Bodmin Moor is smaller, and less daunting than its neighbours, Dartmoor and Exmoor, but nevertheless contains 100 square miles of windswept uplands. Bodmin Moor with its rolling landscapes with dramatic granite outcrops have led to it being designated an Area of Outstanding Natural Beauty, about 100 square miles in area. Particularly well known to visitors to Cornwall today, because the A30, the main road in to Cornwall, sweeps across the open moorland.
Bodmin Moor during the Bronze Age was heavily populated and a number of hut circles and sacred sites. Stone Age man lived here, as can be seen from the remains of settlements and field systems dotted along the edge of Rough Tor.
Most of the moor lies above 800 feet, and the highest point, also the highest point in Cornwall, is Brown Willy at 1377 feet, with Rough Tor at 1300 feet close behind (Rough Tor has a memorial to Charlotte Dymond at the bottom and the Wessex Regiment at the top.). Both can be reached after a brisk walk from the nearest car park. Cornwall's two most important rivers, the Camel and the Fowey, both rise on the Moor. And there are two reservoirs, Colliford and Siblyback.
Also there is Dozmary Pool, which legend says is where Arthur's sword Excalibur was throw. From the waters of the lake rose the hand of the Lady of the Lake to receive the sword. Perhaps the sword is still there! Dozmary Pool is not far from Bolventor, a lonely high lake.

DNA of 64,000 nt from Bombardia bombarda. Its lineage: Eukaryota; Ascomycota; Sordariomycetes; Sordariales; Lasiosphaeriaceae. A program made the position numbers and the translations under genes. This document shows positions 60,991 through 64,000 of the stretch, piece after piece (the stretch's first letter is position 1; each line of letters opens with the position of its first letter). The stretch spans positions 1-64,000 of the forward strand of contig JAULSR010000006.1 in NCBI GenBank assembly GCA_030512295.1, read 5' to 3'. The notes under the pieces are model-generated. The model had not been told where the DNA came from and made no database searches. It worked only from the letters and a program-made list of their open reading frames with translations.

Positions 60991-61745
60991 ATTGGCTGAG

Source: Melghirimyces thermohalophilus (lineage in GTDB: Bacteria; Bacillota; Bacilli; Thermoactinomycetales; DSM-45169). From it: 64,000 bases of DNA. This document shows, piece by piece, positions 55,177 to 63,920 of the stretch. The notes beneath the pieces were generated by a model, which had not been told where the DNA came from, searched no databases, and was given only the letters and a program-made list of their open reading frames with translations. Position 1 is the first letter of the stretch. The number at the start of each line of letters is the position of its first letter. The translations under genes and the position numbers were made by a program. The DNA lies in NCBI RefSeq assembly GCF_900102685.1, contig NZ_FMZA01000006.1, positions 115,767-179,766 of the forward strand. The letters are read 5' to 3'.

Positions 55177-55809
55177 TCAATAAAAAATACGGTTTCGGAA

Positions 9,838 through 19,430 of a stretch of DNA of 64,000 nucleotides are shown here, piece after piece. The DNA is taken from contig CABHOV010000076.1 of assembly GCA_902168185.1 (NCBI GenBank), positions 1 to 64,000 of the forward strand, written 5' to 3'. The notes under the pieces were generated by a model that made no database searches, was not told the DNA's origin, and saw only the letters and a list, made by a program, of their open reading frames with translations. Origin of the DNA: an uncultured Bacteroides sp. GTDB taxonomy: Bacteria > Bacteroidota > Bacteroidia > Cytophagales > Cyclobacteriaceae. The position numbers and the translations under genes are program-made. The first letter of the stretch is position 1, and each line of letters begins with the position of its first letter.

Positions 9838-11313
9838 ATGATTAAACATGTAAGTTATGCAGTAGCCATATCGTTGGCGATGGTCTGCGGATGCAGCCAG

Since the 1960's there have been a number of sightings of the so called "Beast of Bodmin Moor", said to be a large animal of the cat family - puma, leopard or similar.
Perhaps the best known place on Bodmin Moor today is Jamaica Inn. It can be found at Bolventor, a small hamlet in the middle of the moor. This is a slate hung 18th century building, used by smugglers in the past, as it was the only stopping place on the lonely hike across the exposed upland. Immortalised by Daphne du Maurier in her book of the same name, Jamaica Inn is more accessible today, as it is on the A30. It was apparently once owned by the novelist Alistair MacLean.
Bodmin Moor background information is available from exhibition centres both at Bodmin Shire Hall and at the Minions Heritage Centre situated in an old pump house at Minions.
The towns and villages are naturally round the edge of the Moor, the high moor itself being too inhospitable a place to live.
Alternun - Stone cottages and an ancient Pack Horse bridge with a 15th century church.
Blisland - village green, granite cottages, Norman & Medieval church with a richly carved and painted interior.
St Neot - An attractive village set deep in a valley on the edge of the moor
Minions - An exposed moorland village, a busy copper mining area in the 19th century with 20 mines.
Ancient sites to visit include Trethevy Quoit, the Cheesewring, the Hurlers.
Bodmin Moor (Explorer Maps) Ordnance Survey
Bodmin Moor: An Archaeological Survey: v. 2 Peter Herring
Cheesewring and South East Cornwall: A Climber's Guide Sean Hawken